all my arguments are based on sound logic
August 4, 2011 10:21 AM   Subscribe

Praxgirl explains Praxeology. 6 Episodes so far. 2, 3, 4, 5, 6.

More on Praxeology.
Some critiques.
posted by Potomac Avenue (28 comments total) 8 users marked this as a favorite

 
I notice you've tagged a post about praxeology with "scientificmethod". Considering that praxeology is essentially the exact opposite, you might want to change that.
posted by Sangermaine at 10:35 AM on August 4, 2011


Fixed.
posted by Potomac Avenue at 10:39 AM on August 4, 2011 [1 favorite]


Hmmm...interesting stuff...someone should set up some sort of Foundation to study it further...
posted by sexyrobot at 10:40 AM on August 4, 2011


From the web site:
The discovery that economic logic applied not just to the sphere of markets, but to all human action was a major scientific breakthrough. The idea held that, if a man acts purposefully, he must follow a logical order inherent to all purposeful actions.

Understanding the conscious behavior of human beings as always purposeful has vast implications for knowledge in the regularity in action


Why is this anything more than bullshit? Is it bullshit in a $500 suit and that's why we're paying attention?
posted by benito.strauss at 10:51 AM on August 4, 2011 [1 favorite]


Why is this anything more than bullshit?

It isn't. It's a form of bullshit peddled by a few Austrian-school economists, popular with a small but quite vocal crowd on the Internet (visit reddit to watch them in their natural habitat). It's as much of a "major scientific breakthrough" as Objectivism.
posted by Sangermaine at 10:54 AM on August 4, 2011 [2 favorites]


I was interested until she got to the part about people don't need to be responsible for their actions, because The Free Market Will Solve Everything!

Yes, I Accept Donations. But Only Sound Money. No Fed Notes!

Uh huh.
posted by DU at 10:55 AM on August 4, 2011


I watched the first two episodes, and I'm not sure that I can watch any more as long as she is going to call this a science. We already have social sciences (psychology, sociology, etc.), and guess what? They are based on observation. A field of study that relies on discursive reasoning alone is a branch of philosophy, not a science. And it doesn't seem like very good philosophy either.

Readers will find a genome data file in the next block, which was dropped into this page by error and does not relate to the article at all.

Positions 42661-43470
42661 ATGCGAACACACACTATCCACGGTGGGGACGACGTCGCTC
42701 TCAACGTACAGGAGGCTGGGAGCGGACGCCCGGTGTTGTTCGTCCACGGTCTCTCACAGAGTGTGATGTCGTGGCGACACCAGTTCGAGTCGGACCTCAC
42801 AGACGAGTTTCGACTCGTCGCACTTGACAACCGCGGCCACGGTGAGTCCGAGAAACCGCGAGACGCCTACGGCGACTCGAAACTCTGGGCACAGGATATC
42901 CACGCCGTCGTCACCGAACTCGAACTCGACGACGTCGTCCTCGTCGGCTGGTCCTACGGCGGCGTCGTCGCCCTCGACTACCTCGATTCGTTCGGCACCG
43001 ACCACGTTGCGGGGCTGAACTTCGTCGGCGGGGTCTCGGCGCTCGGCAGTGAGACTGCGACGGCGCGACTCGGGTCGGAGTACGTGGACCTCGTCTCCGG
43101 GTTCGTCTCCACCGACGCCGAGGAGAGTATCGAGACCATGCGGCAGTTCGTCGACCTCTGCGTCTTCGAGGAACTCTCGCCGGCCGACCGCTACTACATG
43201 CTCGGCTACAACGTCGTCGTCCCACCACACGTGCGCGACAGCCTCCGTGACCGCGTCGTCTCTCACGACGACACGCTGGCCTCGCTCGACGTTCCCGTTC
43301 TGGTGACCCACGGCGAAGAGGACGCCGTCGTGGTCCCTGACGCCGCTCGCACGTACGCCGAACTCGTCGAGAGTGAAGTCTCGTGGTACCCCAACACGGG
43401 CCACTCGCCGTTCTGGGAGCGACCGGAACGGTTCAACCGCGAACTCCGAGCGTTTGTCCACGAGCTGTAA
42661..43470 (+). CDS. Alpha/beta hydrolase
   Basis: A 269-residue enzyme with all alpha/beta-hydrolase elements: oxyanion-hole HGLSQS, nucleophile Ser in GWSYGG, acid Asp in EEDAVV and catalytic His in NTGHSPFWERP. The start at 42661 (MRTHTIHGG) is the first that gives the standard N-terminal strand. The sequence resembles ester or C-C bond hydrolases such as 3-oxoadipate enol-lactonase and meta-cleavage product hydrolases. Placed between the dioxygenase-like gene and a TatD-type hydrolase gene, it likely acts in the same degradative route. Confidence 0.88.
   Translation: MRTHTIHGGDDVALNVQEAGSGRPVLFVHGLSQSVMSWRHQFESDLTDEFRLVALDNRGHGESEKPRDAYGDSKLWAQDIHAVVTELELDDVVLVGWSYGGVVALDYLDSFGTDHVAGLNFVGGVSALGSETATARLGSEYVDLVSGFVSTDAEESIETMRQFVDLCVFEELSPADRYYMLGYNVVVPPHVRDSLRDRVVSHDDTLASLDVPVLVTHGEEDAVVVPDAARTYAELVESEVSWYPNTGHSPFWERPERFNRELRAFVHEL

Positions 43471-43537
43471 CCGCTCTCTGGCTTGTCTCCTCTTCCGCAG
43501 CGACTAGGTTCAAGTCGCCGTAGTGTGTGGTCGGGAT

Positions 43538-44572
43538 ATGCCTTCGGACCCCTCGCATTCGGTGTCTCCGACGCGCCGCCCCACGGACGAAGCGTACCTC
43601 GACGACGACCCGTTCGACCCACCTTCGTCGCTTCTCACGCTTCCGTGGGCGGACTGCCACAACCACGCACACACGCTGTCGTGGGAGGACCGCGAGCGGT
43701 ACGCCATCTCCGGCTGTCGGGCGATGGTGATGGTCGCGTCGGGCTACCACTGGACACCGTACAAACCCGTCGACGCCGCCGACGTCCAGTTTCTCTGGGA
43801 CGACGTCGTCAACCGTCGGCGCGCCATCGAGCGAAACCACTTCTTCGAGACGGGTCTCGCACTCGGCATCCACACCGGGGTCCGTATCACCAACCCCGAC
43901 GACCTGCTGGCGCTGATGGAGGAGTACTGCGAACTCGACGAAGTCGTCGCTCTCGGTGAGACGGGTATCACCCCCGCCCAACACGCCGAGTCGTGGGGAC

posted by no mind at 10:57 AM on August 4, 2011 [4 favorites]


Its a belief system. In science, we have doubts. We disagree. I challenge your explanation and you call me out. This is a doctrine, with tawdry rags of some interesting concepts such as emergence and self-organization flashing in the light of a pretty (annoying) woman.
posted by stonepharisee at 11:02 AM on August 4, 2011


How economists get by with claiming "harmonious world markets" today is beyond me.
posted by odinsdream at 11:02 AM on August 4, 2011 [1 favorite]


As far as I can tell, the whole thing rests on the assumption of humans as purely rational actors, which fails to account for factors like affect and affective attachments, culture, impulse, etc.
posted by LMGM at 11:04 AM on August 4, 2011


I may have to send her a copy of Everything is Obvious* (Once you know the Answer)

As to why this is useful, it pretty well pulls apart the concepts and results of common sense reasoning. Its a great read, and I relate it to model building... Effectively, when folks try to put too much faith and credence in the models I am creating, I point to this and show: this is why you can't rely on this model alone - it is based on some large assumptions... and one technique alone will result in a good view of the big picture... moreso, once you see the big picture you may find out you are looking at it totally wrong... that your facts - which may or may not actually be facts - may be spirriously true, and your assumption that they are related may be completely baseless... meaning: we may have gotten it right strictly by chance.
posted by Nanukthedog at 11:17 AM on August 4, 2011 [1 favorite]


I liked this better when it made the trains run on time.
posted by CynicalKnight at 11:17 AM on August 4, 2011 [2 favorites]


Your words ... you should type them so I can read them. I don't enjoy watching your talking head. Also, I can more easily paste choice bits into IRC to mock you, that way.
posted by fritley at 11:19 AM on August 4, 2011


I was interested until she said:

The beauty of the market is that many times you won't have to do all the work. Some eager folks around YouTube have been offering to provide transcriptions and even dubbing some of my episodes.

Not sure how conflating a society of people collectively donating their labour for the common good (their perception of) with 'The Market' PBUI really fits under the rubric of logic. Unless she's paying them.

Fortunately that was the first line on the first link, so I saved me some time there.
posted by titus-g at 11:20 AM on August 4, 2011 [1 favorite]


The beauty of the market is that...sometimes people work for free? Filed under "box of rocks".